Underpants:

Cat People…

By PollyAnna
Reader Columnist

My family is prone to humorous life choices. This means they feature heavily in my conversations after a half a beer, or in anything I try to write, especially in the seasons when the skies are grayer than three-month-old bread.

For instance, my sister Faye—bless her pointy little soul—has recently taken up fostering cats in urban Illinois.

Fostering cats is an activity for people who want to be crazy cat ladies, but aren’t yet ready to completely ax their social lives. Let’s be honest, being a foster cat-parent brings you as many friends in college towns as using hamster droppings for chocolate cupcake sprinkles. It’s just not cool.

Don't talk to me...

Don’t talk to me…

Unless … cat-fostering brings you the opportunity to meet people as strange as you are. Cue cat adoption events.

I didn’t even know these things existed. Here in town, the Panhandle Animal Shelter has such an amazing adoption rate that they frequently fly in unwanted animals from other states to meet local demand. So, I had this idea that pets were sort of a bigger deal now than when I was a kid. But, apparently there are now cat swaps where people get together and talk about the cats they might give up for adoption sometime soon.

Faye and her husband met a gentleman at one of these events recently. As he was talking through how wonderful the cat was, he became so distressed at the thought of giving it up that he teared up and choked himself into silence. Faye awkwardly rescinded her previous admiration of the cat and encouraged him to keep the darn thing. “I couldn’t do it,” she told me afterwards. “There was no way I could have taken that cat from the guy, no matter how much I loved it.”

As far as I understand (though Faye would surely correct me), the idea behind fostering a cat is that, at any time, you can claim that you don’t actually want to keep the cat, to protect your faltering coolness levels. To preserve the claim’s appearance of validity, however, you have to do odd things. A few months ago, Faye had to drive her new cat child to a local TV studio for morning news “Adopt Me!” segments. And then when her cat acted like a cat and didn’t ham up for the camera, it was her job to act surprised and make sure everyone knew all of its typically amazing personality traits.

By practicing extracurricular activities and slightly dishonest bragging, you can also claim your pet-parenting is a form of practice for human child production. This is hogwash, as my boyfriend Dan likes to remind our friends at dollar beer night.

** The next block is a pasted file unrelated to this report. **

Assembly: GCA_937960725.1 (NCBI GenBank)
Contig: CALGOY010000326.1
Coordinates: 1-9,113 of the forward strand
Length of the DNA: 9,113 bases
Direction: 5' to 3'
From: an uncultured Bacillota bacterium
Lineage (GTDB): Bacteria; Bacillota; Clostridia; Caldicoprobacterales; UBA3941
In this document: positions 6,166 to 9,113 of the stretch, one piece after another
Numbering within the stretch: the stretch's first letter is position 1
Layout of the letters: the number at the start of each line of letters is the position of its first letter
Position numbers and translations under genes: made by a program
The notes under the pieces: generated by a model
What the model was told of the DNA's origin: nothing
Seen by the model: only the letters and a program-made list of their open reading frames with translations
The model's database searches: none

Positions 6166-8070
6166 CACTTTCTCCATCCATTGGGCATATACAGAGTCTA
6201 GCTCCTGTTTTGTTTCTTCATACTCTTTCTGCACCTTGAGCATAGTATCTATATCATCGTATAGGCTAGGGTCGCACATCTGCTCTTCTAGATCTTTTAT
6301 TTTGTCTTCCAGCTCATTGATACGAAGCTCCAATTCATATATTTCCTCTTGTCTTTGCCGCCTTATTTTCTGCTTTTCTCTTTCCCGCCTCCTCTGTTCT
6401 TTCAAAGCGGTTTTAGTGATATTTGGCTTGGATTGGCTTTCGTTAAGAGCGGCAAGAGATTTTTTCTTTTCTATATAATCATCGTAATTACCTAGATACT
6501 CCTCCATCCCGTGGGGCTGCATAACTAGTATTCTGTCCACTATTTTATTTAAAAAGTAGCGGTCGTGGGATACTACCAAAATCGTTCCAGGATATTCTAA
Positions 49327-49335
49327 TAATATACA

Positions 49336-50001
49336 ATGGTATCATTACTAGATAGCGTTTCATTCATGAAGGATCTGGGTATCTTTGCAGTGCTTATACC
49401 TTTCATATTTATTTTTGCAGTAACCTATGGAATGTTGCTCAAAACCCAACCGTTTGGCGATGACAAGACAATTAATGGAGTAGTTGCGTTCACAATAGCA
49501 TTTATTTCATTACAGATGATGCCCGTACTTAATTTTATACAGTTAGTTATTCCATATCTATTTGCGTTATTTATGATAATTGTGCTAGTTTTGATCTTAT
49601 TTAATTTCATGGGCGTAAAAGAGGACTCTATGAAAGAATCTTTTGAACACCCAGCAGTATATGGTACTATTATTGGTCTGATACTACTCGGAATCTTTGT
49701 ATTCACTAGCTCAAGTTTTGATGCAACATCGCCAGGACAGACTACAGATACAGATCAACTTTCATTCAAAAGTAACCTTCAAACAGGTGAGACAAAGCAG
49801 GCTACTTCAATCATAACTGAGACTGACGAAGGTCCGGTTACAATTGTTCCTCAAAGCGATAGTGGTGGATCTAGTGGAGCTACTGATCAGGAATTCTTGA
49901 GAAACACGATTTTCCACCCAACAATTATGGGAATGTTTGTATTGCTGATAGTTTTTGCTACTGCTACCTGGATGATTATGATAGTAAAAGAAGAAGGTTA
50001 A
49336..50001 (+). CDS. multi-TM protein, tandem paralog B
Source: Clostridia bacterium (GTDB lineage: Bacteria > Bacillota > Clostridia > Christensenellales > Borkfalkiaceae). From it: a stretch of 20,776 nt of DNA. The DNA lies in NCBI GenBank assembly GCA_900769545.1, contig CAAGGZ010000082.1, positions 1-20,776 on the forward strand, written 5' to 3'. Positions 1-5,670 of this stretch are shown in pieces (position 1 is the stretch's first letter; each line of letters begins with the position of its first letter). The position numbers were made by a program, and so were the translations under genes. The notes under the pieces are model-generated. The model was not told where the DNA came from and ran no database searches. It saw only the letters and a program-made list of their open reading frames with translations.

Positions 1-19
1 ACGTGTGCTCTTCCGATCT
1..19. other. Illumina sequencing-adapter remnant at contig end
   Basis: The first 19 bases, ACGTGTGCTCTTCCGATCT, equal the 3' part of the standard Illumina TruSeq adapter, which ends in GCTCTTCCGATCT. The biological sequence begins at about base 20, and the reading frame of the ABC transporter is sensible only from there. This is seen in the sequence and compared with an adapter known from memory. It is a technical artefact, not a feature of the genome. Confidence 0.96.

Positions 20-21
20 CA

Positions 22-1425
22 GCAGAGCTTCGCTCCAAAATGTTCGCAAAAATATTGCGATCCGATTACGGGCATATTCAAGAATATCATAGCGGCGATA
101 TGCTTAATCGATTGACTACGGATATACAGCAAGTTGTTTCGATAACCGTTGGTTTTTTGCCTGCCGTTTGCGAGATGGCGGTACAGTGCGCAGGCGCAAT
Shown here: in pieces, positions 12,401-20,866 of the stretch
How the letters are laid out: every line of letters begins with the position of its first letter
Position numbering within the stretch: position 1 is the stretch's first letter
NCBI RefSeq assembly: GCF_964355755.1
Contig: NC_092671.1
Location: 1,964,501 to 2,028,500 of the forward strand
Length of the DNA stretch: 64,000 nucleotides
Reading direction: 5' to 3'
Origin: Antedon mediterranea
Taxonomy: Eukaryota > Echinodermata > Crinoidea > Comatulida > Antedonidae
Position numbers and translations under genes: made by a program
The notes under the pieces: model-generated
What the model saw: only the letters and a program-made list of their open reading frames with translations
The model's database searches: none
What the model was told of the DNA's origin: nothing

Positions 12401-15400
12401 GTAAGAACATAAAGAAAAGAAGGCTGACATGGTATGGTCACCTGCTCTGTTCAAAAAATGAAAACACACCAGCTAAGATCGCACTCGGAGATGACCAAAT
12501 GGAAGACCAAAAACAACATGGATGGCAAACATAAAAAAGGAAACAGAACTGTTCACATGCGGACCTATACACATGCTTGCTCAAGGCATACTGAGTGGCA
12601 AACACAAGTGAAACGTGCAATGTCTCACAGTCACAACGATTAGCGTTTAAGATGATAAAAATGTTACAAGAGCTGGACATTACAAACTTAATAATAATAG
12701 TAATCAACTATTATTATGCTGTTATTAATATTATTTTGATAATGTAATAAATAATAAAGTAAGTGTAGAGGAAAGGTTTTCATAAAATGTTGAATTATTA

Recently, over the hubbub of a boisterous Eichardts crowd, a couple that we know fairly well informed us that they were getting a puppy to “practice” for the “next step” of children. Dan laughed and glanced at a three-deep parent across the table. “Nope,” Dan said confidently, “that’s not practice.”

There was a hearty cheers from the bearded dad.

“When my dog does something dumb,” Dan said, “I can put him on a leash. Or smack him on the nose. And I never have the worry that he’s going to accidentally impregnate somebody in his social circle. Definitely not the same thing.”

“That’s right!” A raised glass from the beery beard.

Since I’m personally inclined to remain childless as long as possible, my own pet-parenting is more likely to give me practice in caring for my older family members. Two years ago, my parents confirmed my suspicions that they’re phasing out of the responsible-decision-making stage when they bought a 2,500-square-foot pole barn on ten isolated acres near Deer Park, Wash. My mom had been dreaming of a tiny turtleshell of a house encrusted with solar panel scales for years, so when they up and bought the worst-constructed building I’d seen this side of the Continental Divide, I was a wee bit shocked.

The “Barndominium” is a work of pure genius. Someone built the place with a couple of empty pockets, a gutfull of lard, and a unique sense of creativity. The electrical outlets are literally installed at 45 degree angles in several places… to reduce time spent dusting, I’m assuming? There isn’t a square piece of drywall in the entire living room, and the mudding is artfully crude (to prove that some degree of mudding was actually accomplished). The washer and dryer were installed in the guest bathroom before the door was framed, and somehow no one thought to measure the door to see if they could come back out again.

My parents’ ever-ongoing remodel makes your need for new kitchen tiles look like child’s play. Plus, there’s the creepy part. Every time my dad removes a sheet of drywall, he finds kids’ toys and random house objects framed into the crawlspaces, which is starting to give my mom the heebie-jeebies. They haven’t found any skeletons, but they’ve found a few random photographs propped up on supporting beans as they’ve peeled back the drywall.

Since I obviously don’t get the cat-fostering thing, my parents’ house gives me something appropriate to fret over with Faye whenever she calls. I’m not too worried, though. My folks and I have already agreed, when it’s time to move them out of the apocalypse house and into a place that needs more care, they’re headed straight for Luther Park. That place gets rave reviews from all my clients, who have informed me that Luther Park residents get to enjoy a daily happy hour. Score!

In the meantime, as I watch my parents try to prove that sheer willpower will make this place into a home, I think to myself — yeah, those are my people, and chances are, they’ll pull it off. Optimism has brought our family (and our pets) through worse before. We may not be fit, but we’re surviving, and what doesn’t kill us makes us weirder.

PollyAnna lives, writes and loves the “good stuff” in Sandpointian life in between cuddling her new kitten from PAS, or jogging the Pend Oreille Bay Trail with her Lab-mix step-child.

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